Under the direction of Grammy Award winning trumpeter Wynton Marsalis, the Lincoln Center Jazz Orchestra has been the Jazz at Lincoln Center resident orchestra for more than 10 years. They have taken the gospel according to the traditions of jazz all over the United States and around the world. Their trip to Houston is a major stop among the many they make throughout the year. Plus, the Lincoln Center Jazz Orchestra is an integral part of programming at Jazz at Lincoln Center. Numerous educational opportunities are also provided in and around the greater New York City metropolitan area. The orchestra has been seen in concert halls, riverboats, jazz clubs, public parks and churches; and with symphony orchestras, ballet troupes, local students and numerous guest artists. Jones Hall would prove to be yet another exceptional night of jazz amongst many, and Houston was all the better for the experience.
During the evening, the Lincoln Center Jazz Orchestra performed a number of compositions from the likes of Duke Ellington, John Coltrane, George Gerswin and other influences. Tunes such as 'Rhapsody in Blue', 'Big Train', and a 'Love Supreme' proved to be a welcome respite from the parade of smooth jazz concerts that frequent the city on a regular basis. Traditional jazz is a rarity, and when concerts such as the LCJO come to Houston, it is enlightening for jazz beginners and connoisseurs. The opportunity to hear this type of music brings to bear the works of some of the finest jazz legends in history. Although many of these individuals are no longer with us, their arrangements and compositions have continued to entertain and inspire countless generations since their passing. The Lincoln Center Jazz Orchestra has been a major part of that endeavor. Their performance in Jones Hall was not only important for elevating the consciousness of jazz in Houston, it also disproved the notion that Houston is not a jazz town. Because the LCJO made a stop in Houston, the message was sent to naysayers and promoters alike that if the right artists and musicians are brought to the city, they will be supported. Jazz as an art form is one of America's greatest treasures, and Houston treated the genre with much enthusiasm and support.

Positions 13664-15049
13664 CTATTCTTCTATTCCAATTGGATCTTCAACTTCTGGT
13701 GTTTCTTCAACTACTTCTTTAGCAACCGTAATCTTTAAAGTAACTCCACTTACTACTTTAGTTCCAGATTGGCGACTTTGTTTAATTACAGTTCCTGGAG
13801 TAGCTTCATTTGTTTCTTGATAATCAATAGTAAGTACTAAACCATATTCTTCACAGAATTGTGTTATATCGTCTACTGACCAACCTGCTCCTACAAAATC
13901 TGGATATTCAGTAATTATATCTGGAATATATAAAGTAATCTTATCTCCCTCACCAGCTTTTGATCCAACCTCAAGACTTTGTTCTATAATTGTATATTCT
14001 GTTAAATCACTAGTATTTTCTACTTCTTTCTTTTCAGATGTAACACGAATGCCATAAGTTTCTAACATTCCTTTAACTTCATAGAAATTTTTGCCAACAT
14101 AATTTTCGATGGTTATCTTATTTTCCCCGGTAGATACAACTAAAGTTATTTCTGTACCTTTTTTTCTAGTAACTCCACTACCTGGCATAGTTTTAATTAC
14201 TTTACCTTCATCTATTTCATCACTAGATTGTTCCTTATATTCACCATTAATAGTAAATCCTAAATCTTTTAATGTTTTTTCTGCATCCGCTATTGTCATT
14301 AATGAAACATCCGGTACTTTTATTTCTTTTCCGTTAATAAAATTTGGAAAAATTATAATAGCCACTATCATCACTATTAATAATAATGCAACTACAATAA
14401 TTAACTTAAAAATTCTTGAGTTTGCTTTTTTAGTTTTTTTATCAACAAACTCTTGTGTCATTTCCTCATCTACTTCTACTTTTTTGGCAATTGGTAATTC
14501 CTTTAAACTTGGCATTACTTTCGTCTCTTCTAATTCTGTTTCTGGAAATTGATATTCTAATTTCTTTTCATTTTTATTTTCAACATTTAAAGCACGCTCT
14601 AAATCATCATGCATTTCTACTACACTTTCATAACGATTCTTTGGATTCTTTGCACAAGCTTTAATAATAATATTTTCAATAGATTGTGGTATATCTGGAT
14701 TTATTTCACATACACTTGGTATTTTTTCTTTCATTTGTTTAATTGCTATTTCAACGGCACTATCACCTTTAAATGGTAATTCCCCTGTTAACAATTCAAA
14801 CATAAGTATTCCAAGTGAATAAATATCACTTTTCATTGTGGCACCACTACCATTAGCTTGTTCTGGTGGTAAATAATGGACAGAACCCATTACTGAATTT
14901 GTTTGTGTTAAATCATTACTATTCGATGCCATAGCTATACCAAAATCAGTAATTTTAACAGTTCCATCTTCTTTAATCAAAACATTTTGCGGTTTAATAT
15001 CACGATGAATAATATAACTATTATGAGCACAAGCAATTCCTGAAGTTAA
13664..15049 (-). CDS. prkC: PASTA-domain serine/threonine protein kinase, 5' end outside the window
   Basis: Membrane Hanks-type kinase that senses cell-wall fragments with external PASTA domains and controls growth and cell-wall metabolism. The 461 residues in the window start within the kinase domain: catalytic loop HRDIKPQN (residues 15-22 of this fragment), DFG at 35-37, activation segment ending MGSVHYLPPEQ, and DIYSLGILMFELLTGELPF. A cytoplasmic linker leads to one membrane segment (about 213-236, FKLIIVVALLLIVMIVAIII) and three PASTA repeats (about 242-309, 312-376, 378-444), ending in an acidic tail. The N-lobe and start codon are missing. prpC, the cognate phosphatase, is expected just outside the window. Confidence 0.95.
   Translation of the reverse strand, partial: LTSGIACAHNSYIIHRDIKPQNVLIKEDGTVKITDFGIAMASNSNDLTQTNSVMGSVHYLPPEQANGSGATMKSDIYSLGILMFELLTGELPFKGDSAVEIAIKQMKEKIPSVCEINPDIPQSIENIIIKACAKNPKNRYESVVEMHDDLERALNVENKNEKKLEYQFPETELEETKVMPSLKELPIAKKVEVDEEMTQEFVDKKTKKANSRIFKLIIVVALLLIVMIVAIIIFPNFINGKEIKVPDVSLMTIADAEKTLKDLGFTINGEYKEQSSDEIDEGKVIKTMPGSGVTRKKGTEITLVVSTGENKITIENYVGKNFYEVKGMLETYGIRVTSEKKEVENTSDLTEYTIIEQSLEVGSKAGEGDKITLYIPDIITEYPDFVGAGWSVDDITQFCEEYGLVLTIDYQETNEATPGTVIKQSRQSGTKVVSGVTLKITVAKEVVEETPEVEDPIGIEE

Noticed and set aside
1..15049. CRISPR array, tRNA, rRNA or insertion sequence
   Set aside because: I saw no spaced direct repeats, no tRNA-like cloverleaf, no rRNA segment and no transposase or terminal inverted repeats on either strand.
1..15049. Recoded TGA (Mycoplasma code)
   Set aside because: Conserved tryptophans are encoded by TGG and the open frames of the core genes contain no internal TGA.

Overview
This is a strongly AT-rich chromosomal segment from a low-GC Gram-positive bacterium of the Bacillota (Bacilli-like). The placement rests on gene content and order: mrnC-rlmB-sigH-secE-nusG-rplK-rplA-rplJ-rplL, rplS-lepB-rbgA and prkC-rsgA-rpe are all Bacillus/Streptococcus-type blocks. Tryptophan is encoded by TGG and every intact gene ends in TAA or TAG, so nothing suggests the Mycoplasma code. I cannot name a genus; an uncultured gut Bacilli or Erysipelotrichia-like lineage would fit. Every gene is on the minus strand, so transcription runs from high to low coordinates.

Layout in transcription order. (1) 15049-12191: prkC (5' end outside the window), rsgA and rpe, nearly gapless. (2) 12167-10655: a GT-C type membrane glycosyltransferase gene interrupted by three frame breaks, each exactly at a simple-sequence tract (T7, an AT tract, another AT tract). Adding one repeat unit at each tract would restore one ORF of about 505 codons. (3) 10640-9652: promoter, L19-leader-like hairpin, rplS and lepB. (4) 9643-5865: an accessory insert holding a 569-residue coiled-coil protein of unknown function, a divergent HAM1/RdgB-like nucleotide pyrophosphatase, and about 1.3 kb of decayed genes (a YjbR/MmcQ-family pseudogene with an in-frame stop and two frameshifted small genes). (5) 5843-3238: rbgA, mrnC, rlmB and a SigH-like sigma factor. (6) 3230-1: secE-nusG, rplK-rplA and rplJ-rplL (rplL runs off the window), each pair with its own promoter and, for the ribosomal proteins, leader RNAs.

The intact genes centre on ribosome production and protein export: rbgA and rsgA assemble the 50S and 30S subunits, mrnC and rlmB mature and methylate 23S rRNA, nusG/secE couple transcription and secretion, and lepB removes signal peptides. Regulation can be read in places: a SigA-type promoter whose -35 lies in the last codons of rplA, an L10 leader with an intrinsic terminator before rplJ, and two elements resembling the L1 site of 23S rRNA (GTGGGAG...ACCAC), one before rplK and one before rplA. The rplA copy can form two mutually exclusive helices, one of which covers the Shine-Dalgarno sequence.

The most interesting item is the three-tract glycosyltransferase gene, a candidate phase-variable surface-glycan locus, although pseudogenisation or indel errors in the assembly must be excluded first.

Every year, the Society for the Performing Arts schedules jazz as one of its major offerings during its artistic season. The Lincoln Center Jazz Orchestra and other opportunities are a breath of fresh air in a stagnant jazz environment. Quality concerts and shows provide an outlet for jazz hungry fans, who relish it as an artistic endeavor. In order for this kind of entertainment to continue, the art form must be supported. The music has survived for over 100 years, and its demise has been predicted since 1917. Wynton Marsalis said it best during the LCJO's performance in Houston: "Jazz is like a roach, it will always be here." When you listen to the music of the great masters, there is a reality check of sorts. "Jazz will never die!" It will live on in the thousands of compositions and arrangements that have been left and recorded for all the world to hear. Jazz at Lincoln Center, the Lincoln Center Jazz Orchestra and other outlets for jazz are the most effective way of exposing the general public to this great American art form. As one can see, it is all about tradition.